Genotyping was executed as previously described (24). In short, SNP genotyping was performed using Taqman® SNP genotyping assays (assay IDs C_920306_20, C_1272298_10, C_3056837_10, C_34244955_10, and C_29927086, for SNPs rs240993, rs11209026, rs27524, rs17716942, and rs3213094, respectively) according to the manufacturer’s recommendations (Applied Biosystems, Nieuwerkerk aan den IJssel, The Netherlands). LCE3C_LCE3B-del genotyping was performed using a previous described PCR (2). HLA-C*06:02 itself (rather than a tagging SNP) was determined by PCR with sequence specific primers for C*06 (2), which does not allow distinction between homozygotes and heterozygotes. As quality control on the SNP typing 5% of the samples were analysed in duplicate; all genotypes were concordant. The SNPs, LCE3C_LCE3B-del and HLA-C*06:02 were successfully genotyped in the psoriasis and control samples with genotyping success rates between 97.9% and 99.7%, 99.1% and 95.8%, respectively. For SNP genotyping, genotype cluster plots were evaluated prior to analysis to ensure satisfactory assay performance.

Statistical analysis

No deviations from Hardy-Weinberg equilibrium were found in the control groups. Logistic regression analyses were performed in SPSS software 20.0 (SPSS Inc., Chicago, IL, U.S.A.) using co-dominant models. The odds ratio (OR) and 95% confidence interval (CI) were calculated using homozygosity for the non-risk variant (from previous studies) as a reference for the case-control study. Age at onset was analysed comparing 2 groups; before 10 years and at or after 10 years. Clinical severity of psoriasis was assessed by a clinician using 3 different severity scales: Psoriasis Area and Severity Index (PASI; range 0–72), Physician Global Assessment (PGA; range 0–5) and Body Surface Area (BSA; range 0–100) (25). The highest reported psoriasis severity scores for each individual were used. Patients were divided in 2 groups based on psoriasis severity scores; mild-to-moderate and severe psoriasis. Mild-to-moderate psoriasis was defined as those patients that have never reached PASI ≥ 10, PGA ≥ 3 or BSA ≥ 10. Severe psoriasis was defined as those patients that have ever reached PASI ≥ 10, PGA ≥ 3 or BSA ≥ 10. Nail psoriasis was scored by using the Nail Psoriasis Severity Index (NAPSI; range 0–80) (26). Koebner phenomenon was assessed based on a 4-point scale, how often a psoriasis plaque appeared after skin damage of their non-involved skin: never, rarely, often, or very common. The individuals who responded with ‘‘often’’ or ‘‘very common’’ were considered as Koebner-positive patients and the others as Koebner-negative patients, which is in line with our previous study (27). To test for the association with psoriasis clinical variables, chi-square tests were executed from the allele frequency table (2 × 2 tables). Logistic regression analyses were performed to calculate ORs and 95% CIs. The level of significance was considered to be 0.05. Power calculations were performed using the Genetic Power calculator (28).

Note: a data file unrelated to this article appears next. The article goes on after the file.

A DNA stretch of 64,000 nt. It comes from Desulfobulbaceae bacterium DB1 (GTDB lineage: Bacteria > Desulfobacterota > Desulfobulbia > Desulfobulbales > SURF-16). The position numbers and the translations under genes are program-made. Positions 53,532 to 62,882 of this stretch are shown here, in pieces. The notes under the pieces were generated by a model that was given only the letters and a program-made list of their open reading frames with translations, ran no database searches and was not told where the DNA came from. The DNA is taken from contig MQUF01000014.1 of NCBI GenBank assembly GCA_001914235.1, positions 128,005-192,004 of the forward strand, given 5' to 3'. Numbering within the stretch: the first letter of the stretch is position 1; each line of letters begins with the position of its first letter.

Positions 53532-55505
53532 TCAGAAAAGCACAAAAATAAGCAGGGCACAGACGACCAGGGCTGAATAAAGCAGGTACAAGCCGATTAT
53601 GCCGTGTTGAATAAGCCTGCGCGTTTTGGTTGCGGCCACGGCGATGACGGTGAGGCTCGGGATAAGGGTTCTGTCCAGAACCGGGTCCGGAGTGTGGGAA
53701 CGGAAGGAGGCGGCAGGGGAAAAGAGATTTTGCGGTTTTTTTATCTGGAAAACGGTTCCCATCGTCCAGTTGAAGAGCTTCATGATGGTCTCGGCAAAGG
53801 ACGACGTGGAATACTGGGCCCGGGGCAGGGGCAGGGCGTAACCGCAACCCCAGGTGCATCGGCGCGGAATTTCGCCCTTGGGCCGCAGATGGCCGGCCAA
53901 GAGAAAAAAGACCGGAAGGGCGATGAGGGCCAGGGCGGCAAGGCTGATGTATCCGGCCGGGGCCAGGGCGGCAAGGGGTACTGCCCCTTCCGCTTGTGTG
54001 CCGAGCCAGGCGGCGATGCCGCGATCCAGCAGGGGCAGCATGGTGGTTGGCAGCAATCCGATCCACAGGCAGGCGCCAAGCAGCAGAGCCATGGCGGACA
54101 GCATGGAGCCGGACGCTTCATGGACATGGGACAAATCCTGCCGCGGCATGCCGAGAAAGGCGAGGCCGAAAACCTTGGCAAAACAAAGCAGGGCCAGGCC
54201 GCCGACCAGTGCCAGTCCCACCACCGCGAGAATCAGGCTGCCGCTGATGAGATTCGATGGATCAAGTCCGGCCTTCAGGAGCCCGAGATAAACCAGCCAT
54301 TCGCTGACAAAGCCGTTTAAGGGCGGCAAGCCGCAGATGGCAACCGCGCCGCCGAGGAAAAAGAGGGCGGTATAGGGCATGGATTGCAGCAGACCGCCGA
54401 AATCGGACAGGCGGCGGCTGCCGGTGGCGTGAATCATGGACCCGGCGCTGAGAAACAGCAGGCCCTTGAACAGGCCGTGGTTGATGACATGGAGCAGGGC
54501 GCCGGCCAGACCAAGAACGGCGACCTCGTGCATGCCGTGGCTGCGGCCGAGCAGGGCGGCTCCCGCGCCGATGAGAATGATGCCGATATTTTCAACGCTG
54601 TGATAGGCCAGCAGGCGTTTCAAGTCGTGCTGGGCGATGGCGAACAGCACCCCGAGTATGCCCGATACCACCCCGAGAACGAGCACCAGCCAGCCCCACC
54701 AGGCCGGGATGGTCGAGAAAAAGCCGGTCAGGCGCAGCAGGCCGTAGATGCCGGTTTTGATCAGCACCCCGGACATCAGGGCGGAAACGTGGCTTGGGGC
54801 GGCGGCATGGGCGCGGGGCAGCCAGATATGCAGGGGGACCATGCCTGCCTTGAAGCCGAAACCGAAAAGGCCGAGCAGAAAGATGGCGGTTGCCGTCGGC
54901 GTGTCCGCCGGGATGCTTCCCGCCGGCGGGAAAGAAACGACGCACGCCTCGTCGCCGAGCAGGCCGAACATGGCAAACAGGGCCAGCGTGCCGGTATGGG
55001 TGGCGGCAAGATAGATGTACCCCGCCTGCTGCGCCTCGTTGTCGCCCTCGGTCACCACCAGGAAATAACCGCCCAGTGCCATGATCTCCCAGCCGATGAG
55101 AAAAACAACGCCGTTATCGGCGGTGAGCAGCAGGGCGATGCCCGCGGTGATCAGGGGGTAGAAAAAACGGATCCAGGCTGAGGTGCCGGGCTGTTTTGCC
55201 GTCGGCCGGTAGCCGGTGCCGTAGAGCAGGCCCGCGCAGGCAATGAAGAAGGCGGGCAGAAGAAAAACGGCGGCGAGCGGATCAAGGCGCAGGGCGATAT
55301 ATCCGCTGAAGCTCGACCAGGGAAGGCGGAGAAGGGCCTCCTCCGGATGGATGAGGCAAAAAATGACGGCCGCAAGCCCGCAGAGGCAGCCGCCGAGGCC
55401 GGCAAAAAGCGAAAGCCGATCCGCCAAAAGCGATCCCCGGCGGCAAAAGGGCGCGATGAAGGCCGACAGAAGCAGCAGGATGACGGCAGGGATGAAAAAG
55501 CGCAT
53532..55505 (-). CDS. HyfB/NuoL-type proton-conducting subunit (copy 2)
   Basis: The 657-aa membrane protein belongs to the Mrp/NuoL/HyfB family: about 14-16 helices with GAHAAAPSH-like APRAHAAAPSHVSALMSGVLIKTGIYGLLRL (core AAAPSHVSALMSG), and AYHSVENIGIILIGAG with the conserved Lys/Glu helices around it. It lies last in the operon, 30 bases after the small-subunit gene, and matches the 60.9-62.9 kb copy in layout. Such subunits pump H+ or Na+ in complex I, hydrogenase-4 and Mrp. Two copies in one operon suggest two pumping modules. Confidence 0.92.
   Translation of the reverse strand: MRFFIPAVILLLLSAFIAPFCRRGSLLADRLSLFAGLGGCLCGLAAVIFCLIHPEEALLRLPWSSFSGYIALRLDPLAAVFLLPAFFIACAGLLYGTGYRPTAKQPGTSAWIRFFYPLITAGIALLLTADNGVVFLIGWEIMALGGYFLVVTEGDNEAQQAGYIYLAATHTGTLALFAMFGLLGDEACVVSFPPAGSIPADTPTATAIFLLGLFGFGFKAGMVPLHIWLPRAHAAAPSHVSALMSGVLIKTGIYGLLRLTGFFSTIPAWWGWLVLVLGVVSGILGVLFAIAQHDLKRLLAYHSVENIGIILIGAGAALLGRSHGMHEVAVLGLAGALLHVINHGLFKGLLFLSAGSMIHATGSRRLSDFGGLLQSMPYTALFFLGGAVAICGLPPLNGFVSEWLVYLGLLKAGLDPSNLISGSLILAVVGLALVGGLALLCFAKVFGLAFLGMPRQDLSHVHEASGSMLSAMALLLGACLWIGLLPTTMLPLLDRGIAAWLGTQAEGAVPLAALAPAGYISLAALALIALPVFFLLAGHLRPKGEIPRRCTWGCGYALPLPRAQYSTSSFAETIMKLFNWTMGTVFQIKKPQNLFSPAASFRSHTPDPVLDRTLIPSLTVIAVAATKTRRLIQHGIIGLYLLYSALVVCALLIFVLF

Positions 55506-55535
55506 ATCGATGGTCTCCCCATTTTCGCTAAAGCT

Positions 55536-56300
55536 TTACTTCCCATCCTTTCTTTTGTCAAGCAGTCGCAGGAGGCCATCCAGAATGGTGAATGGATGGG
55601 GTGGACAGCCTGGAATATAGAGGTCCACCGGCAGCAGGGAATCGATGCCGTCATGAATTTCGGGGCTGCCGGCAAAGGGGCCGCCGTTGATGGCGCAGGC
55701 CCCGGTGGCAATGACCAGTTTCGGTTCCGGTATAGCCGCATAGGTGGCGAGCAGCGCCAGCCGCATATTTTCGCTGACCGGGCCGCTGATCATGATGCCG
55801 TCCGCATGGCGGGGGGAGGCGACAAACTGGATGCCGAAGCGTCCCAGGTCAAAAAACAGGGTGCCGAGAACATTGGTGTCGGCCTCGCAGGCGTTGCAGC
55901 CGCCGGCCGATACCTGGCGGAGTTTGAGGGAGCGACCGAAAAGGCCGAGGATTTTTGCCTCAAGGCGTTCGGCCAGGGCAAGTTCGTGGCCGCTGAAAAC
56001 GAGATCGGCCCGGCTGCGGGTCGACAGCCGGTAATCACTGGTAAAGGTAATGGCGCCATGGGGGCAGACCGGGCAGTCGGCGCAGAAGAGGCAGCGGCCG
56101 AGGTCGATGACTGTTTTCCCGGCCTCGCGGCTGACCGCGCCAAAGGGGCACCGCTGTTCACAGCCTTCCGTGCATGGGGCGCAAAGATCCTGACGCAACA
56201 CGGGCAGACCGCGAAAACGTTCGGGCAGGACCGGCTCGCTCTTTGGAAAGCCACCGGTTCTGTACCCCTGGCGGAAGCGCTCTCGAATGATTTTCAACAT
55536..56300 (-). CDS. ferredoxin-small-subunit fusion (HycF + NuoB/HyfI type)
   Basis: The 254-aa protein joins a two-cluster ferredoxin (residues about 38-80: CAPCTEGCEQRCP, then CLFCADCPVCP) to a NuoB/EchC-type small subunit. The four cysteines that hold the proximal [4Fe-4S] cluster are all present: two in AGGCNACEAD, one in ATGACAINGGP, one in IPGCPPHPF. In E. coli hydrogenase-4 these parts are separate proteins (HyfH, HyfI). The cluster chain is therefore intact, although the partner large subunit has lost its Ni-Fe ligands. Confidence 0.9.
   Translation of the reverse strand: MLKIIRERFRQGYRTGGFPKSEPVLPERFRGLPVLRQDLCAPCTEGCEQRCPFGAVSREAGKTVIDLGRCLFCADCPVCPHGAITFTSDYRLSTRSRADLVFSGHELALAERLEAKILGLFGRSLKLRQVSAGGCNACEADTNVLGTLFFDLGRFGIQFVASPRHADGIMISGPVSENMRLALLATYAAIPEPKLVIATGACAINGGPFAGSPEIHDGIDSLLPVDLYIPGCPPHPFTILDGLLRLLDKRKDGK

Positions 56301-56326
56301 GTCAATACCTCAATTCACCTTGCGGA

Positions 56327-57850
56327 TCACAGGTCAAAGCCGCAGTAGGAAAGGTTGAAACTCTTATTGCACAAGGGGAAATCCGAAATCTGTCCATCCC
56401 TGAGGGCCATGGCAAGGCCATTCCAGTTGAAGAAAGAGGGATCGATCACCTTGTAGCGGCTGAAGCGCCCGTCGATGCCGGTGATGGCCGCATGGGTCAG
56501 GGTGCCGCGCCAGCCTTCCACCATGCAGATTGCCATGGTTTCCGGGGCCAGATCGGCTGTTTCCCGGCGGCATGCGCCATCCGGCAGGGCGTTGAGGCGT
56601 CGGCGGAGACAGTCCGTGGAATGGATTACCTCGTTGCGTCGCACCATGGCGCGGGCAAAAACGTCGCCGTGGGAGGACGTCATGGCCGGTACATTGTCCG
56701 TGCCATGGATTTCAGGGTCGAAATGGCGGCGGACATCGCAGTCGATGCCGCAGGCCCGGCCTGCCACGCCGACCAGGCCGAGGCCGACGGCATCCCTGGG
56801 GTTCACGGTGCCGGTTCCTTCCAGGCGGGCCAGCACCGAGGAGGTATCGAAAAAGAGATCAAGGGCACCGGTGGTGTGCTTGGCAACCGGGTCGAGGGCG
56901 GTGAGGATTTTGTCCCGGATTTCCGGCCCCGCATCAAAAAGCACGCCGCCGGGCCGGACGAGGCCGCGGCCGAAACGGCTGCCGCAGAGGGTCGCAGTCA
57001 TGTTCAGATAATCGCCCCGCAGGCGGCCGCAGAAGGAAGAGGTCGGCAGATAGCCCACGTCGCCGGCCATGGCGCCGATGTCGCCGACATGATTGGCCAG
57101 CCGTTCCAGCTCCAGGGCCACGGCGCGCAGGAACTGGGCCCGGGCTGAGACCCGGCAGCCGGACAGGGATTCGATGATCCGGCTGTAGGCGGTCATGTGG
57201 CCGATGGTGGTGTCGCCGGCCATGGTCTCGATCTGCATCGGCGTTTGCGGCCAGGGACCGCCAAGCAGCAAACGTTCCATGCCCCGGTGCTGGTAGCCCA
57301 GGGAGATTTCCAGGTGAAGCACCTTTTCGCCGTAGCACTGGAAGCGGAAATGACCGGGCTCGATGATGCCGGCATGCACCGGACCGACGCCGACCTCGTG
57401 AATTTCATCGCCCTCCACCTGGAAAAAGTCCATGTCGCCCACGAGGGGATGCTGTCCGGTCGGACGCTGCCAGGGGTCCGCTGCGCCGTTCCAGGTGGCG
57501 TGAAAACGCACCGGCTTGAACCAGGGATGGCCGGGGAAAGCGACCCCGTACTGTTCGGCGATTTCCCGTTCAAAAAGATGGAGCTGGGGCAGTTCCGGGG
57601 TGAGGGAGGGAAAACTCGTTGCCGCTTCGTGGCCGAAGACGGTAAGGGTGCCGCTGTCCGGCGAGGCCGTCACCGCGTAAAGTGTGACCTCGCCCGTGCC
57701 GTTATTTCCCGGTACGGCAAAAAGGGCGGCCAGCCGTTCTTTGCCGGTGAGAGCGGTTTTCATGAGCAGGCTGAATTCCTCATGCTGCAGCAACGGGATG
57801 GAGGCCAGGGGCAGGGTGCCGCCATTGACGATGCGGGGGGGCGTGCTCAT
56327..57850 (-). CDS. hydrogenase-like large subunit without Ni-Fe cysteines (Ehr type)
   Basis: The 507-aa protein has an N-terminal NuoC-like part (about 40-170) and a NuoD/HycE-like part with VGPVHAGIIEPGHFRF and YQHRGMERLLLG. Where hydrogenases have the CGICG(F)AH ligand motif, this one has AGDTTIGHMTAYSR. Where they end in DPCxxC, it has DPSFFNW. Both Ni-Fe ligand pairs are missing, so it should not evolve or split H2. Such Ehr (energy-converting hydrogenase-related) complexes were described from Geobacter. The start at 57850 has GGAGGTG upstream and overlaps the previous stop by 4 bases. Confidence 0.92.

RESULTS

Cohort characteristics

The investigated cohort for the replication of the associations between paediatric-onset psoriasis and healthy controls consisted of 151 cases and 450 controls, which is a doubling of the number of cases compared to our previous study (24). The power to detect an association ranged between 18% and 100%. Patient cohort characteristics are reported in Table I. A female preponderance was found (59%) in the cases, which was also present in the control group (60.9%) (24). For a total of 139 psoriasis patients clinical data were available from our Child-CAPTURE registry (see below). We found no significant phenotype differences between patients with an age at onset < 10 years and ≥ 10 years.

Table I. Patient cohort characteristics

Cohort characteristics

Number of cases

151

Male, n (%)

57 (41.0)

Age, years, mean ± SD (range)a

13.0 ± 4.1 (4–18)

Psoriasis characteristics a

Age at onset of psoriasis, years, mean ± SD (range)

8.2 ± 4.1 (0–17)

Duration of psoriasis, months, mean ± SD (range)

32.9 ± 35.9 (1–154)

Time of follow-up, months, mean ± SD (range)

17.8 ± 15.4 (0–54)

Family history of psoriasis, n (%)

First-degree relatives

53 (38.1)

Up to the third degree relatives

94 (67.6)

Severe psoriasis, n (%)

77 (55.4)

Nail involvement, n (%)

40 (28.8)

Koebner-positive patients, n (%)

43 (30.9)

aData were available for 139 subjects.

SD: standard deviation.

Replication of genetic associations with paediatric-onset psoriasis

Logistic regression analysis of our extended cohort demonstrated the same associations with 4 of the 7 tested loci as in our previous study (24), albeit this time with increased significance. The 4 genes were IL23R (OR 2.42, 95% CI 1.23–4.74, ERAP1 (OR 1.55, 95% CI 1.18–2.03), LCE3B_LCE3C-del (OR 1.67, 95% CI 1.25–2.22, and HLA-C*06 (OR 17.1, 95% CI 10.5–27.9) (Table II).

Table II. Genetic associations with paediatric-onset psoriasis (stratified by age of onset adjusted for sex)

Single nucleotide polymorphism

Gene

Allelea

Frequency of risk alleles

PTrend

Odds ratio (95% confidence interval)

Patients

Controls

rs11209026

IL23R

G/A

0.97

0.92